Atlanta's favorite feline-themed artist extraordinaire, Catlanta (AKA Rory Hawkins), visited the teens group at Kate's Club to talk about gratitude and create these awesome journals! Kate's Club offers a safe space to face grief for young people who have experienced the loss of a parent of sibling. Creating unique, personalized journals just for capturing our gratitude is a favorite activity here at Paint Love. It's been proven that keeping a gratitude journal and writing for just a few minutes during the day or simply jotting down a couple bullet points about things that made you feel happy or thankful before you go to bed at night, can dramatically change the way you engage the people and world around you. Gratitude journals help lower stress levels, and help establish habits seeking the good in every day.
Interested in starting your own gratitude journal? Here are some helpful tips and suggestions from the Greater Good Center at UC Berkley:
- Be as specific as possible—specificity is key to fostering gratitude. “I’m grateful that my co-workers brought me soup when I was sick on Tuesday” rather than “I’m grateful for my co-workers.”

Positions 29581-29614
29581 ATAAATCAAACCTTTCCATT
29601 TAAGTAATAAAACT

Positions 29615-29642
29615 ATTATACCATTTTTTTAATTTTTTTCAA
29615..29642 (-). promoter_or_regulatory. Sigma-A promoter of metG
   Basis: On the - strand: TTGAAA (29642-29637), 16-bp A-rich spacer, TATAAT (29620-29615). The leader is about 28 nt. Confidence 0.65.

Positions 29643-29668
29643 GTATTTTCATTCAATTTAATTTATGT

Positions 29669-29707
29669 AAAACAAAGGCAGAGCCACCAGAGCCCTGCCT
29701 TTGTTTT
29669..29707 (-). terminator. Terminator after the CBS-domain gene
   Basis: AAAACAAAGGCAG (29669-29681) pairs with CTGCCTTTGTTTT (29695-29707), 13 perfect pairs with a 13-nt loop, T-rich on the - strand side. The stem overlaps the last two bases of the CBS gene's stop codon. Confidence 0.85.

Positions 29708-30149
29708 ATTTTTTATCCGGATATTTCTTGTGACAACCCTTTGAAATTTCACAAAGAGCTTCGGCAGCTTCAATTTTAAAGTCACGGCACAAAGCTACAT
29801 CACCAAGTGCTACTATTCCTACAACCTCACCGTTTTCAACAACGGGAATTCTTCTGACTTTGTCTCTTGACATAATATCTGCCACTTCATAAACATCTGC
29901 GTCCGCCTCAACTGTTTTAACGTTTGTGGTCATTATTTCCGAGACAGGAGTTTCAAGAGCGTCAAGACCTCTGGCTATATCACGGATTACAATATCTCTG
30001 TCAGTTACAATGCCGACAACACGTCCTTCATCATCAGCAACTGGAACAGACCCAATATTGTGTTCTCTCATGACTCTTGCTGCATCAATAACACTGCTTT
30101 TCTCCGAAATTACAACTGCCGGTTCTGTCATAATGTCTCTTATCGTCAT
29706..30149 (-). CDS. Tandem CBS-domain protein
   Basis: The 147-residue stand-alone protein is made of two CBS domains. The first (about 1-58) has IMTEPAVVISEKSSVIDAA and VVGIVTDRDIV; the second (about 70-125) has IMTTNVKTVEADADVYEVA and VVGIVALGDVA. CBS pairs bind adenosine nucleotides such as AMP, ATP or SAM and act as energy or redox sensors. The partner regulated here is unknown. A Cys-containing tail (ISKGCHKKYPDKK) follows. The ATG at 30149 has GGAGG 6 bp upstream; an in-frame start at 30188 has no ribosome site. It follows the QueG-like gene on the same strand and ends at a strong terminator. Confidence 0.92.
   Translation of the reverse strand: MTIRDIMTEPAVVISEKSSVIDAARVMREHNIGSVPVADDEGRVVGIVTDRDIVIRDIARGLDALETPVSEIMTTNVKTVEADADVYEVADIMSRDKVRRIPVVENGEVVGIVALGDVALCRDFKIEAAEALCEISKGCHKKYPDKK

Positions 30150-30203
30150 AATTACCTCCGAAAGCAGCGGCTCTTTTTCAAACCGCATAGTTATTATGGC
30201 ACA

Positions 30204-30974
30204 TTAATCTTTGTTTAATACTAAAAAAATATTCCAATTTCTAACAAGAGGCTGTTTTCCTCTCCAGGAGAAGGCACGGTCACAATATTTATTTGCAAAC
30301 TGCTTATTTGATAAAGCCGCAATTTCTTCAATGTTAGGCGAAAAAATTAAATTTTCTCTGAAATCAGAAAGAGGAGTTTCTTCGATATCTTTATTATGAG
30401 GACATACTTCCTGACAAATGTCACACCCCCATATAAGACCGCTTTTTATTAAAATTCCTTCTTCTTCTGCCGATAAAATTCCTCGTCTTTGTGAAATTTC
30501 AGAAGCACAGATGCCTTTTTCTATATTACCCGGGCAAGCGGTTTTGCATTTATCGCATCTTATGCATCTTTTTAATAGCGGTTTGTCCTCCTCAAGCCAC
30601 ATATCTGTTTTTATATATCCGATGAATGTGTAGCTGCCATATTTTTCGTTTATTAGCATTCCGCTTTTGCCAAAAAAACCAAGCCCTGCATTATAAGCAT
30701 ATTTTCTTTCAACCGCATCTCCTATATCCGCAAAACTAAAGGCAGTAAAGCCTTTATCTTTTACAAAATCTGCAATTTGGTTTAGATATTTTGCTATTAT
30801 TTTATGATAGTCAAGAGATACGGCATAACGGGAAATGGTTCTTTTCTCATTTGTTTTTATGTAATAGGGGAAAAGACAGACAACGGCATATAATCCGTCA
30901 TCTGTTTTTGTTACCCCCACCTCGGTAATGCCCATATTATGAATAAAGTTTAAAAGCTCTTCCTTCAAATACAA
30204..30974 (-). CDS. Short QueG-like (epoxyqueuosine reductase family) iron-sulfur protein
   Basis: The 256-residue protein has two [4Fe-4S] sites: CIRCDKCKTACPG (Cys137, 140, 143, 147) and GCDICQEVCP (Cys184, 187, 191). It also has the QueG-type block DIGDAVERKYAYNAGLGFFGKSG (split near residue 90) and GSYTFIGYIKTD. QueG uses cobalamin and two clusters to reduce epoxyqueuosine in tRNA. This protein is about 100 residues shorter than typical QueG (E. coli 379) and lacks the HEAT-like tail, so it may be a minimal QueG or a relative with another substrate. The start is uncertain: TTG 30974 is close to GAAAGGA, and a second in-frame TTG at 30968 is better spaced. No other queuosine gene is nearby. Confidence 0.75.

- Go for depth over breadth. Elaborating in detail about a particular person or thing for which you’re grateful carries more benefits than a superficial list of many things.
- Get personal. Focusing on people to whom you are grateful has more of an impact than focusing on things for which you are grateful.
- Try subtraction, not just addition. Consider what your life would be like without certain people or things, rather than just tallying up all the good stuff. Be grateful for the negative outcomes you avoided, escaped, prevented, or turned into something positive—try not to take that good fortune for granted.
- See good things as “gifts.” Thinking of the good things in your life as gifts guards against taking them for granted. Try to relish and savor the gifts you’ve received.
- Savor surprises. Try to record events that were unexpected or surprising, as these tend to elicit stronger levels of gratitude.
- Revise if you repeat. Writing about some of the same people and things is OK, but zero in on a different aspect in detail.
- Write regularly. Whether you write every other day or once a week, commit to a regular time to journal, then honor that commitment. But…
- Don’t overdo it. Evidence suggests writing occasionally (1-3 times per week) is more beneficial than daily journaling. That might be because we adapt to positive events and can soon become numb to them—that’s why it helps to savor surprises.